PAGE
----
Sunday services at Ananda Ashrama in La Crescenta begin with a harp, then a guitar, then a short English refrain: “In solitude, in stillness, there is a sacred shrine.” High windows with stained-glass inserts let morning light in and the scent of flower offerings lingers near the altar. After silence falls, the community’s leader approaches the altar and turns to deliver this week’s message.
Sudha Ma begins with a very slow, soft Sanskrit chant. The community closes its eyes to receive it. Then she begins an extemporaneous sermon about each member’s individual responsibility to seek holiness. She speaks not just here, but on a global stage: She’s the only woman in the world at the head of a Hindu sect.
How did this come to pass? “I just wanted to join a meditation group,” Sudha Ma said.
She was a vice principal in Glendale when she visited Ananda Ashrama for the first time in April 1980. There, she met the woman who would become her guru. “I met Mataji, and I recognized her immediately as my teacher. It was the culmination of everything I had sought all my life. I remember her saying to me, ‘You have a very important role to play.’ But I thought that meant she was going to let me sell books in the bookstore upstairs.”
Sudha Ma’s Hindu monastic order is the only one with a woman at the helm. Historically, Hindu women oversaw religious practice in their homes by caring for family altars and performing rituals with children. They occasionally became ascetics within male orders or of their own accord. But the Ramakrishna movement ordained women publicly for service and teaching.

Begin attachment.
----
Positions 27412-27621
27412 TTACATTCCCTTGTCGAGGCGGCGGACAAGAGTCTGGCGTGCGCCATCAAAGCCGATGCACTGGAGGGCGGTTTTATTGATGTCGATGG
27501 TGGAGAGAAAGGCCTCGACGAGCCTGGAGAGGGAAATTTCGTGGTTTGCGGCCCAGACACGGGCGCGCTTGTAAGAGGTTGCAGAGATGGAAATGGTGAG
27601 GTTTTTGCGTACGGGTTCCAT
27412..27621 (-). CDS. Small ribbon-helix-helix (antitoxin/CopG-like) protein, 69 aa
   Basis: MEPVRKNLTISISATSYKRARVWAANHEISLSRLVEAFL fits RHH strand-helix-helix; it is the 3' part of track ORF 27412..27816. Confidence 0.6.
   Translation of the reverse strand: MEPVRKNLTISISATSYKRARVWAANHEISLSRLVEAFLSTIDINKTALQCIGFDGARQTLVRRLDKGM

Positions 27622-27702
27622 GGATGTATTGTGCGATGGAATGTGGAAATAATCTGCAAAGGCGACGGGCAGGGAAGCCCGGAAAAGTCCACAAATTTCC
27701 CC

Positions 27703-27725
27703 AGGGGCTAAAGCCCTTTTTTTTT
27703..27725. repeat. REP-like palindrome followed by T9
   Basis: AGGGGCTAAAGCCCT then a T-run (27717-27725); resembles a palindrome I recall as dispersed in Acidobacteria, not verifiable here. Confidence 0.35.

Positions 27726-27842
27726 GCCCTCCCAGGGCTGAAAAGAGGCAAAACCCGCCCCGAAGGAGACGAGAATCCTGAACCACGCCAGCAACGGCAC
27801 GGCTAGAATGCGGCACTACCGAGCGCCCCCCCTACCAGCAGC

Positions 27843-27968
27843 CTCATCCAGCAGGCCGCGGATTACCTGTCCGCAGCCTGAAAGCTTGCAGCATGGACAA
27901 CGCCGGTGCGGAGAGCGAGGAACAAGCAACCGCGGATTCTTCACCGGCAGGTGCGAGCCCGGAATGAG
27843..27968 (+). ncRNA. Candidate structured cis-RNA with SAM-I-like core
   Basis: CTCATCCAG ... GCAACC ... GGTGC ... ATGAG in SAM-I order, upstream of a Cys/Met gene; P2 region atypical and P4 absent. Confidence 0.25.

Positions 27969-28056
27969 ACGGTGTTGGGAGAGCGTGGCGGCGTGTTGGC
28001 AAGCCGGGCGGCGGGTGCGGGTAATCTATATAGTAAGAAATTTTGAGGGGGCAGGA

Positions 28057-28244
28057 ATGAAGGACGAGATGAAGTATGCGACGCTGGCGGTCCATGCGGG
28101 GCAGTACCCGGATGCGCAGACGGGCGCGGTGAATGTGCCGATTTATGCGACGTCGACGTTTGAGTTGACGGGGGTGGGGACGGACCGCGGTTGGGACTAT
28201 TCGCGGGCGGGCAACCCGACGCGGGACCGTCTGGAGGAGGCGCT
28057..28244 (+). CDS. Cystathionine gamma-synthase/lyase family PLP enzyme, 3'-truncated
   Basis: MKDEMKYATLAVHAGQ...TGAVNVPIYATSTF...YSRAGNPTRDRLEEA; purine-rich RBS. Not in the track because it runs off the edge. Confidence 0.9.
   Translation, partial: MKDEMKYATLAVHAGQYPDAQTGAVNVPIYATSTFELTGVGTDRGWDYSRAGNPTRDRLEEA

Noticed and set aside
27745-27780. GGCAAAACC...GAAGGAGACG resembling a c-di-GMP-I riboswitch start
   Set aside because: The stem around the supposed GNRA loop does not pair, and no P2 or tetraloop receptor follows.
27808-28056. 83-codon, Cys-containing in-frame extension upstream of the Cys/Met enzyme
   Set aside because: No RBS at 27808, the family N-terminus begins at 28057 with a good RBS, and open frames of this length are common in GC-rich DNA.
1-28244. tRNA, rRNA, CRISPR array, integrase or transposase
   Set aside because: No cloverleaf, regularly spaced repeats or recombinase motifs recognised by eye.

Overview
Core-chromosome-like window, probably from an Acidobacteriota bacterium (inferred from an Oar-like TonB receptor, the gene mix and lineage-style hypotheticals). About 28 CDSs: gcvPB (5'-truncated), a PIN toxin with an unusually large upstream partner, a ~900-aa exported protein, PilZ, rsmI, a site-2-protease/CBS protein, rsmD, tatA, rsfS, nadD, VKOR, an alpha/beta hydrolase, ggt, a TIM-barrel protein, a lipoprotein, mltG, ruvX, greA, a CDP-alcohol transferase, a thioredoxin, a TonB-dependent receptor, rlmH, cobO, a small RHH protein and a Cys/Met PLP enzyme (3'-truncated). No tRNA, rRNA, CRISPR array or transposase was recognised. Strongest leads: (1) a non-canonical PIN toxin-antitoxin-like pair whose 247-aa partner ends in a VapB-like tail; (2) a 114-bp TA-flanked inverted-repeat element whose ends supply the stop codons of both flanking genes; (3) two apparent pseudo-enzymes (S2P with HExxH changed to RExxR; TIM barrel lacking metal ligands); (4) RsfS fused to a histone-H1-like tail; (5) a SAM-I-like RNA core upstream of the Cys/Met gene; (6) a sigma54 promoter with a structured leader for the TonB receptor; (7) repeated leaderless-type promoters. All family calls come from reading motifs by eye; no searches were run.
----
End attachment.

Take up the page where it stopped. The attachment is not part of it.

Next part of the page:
“This has been a consistent line of demarcation and debate,” said Arvind Sharma, a professor of comparative religion at McGill University. “Even the firsts texts mention a debate around this point. We could say that, in ancient India, women did not have the right to sannyas [monastic vows], but that would be misleading because there are some exceptions.”
That debate continues within the Vedanta tradition, to which Sudha Ma belongs. Sri Ramakrishna founded his monastic order in Kolkata, India, in the 1880s. Swami Vivekananda, the most famous of Ramakrishna’s students, and his followers became the Vedanta Society and built hospitals and schools in India and spiritual education centers in the U.S.
Vivekananada ordained both men and women before his death in 1902. But when Vivekananda’s youngest disciple, Paramananda, died in 1940, he gave the highest leadership roles in his temples to women. But the Ramakrishna order still required Indian men to lead every temple.
Paramananda’s successors “Really agonized because, they said, ‘Swami Paramananda trained us to do all these things. Do we honor them more by taking a swami and giving up everything he’s trained us to do and becoming housekeepers? Or do we continue with everything he’s trained us to do?’” Sudha Ma said.
The women chose the latter course, and they formally split from the Ramakrishna order in 1940. Sudha Ma chose monastic life for the first time not much later, in 1959, when her name was still Susan Schraeger.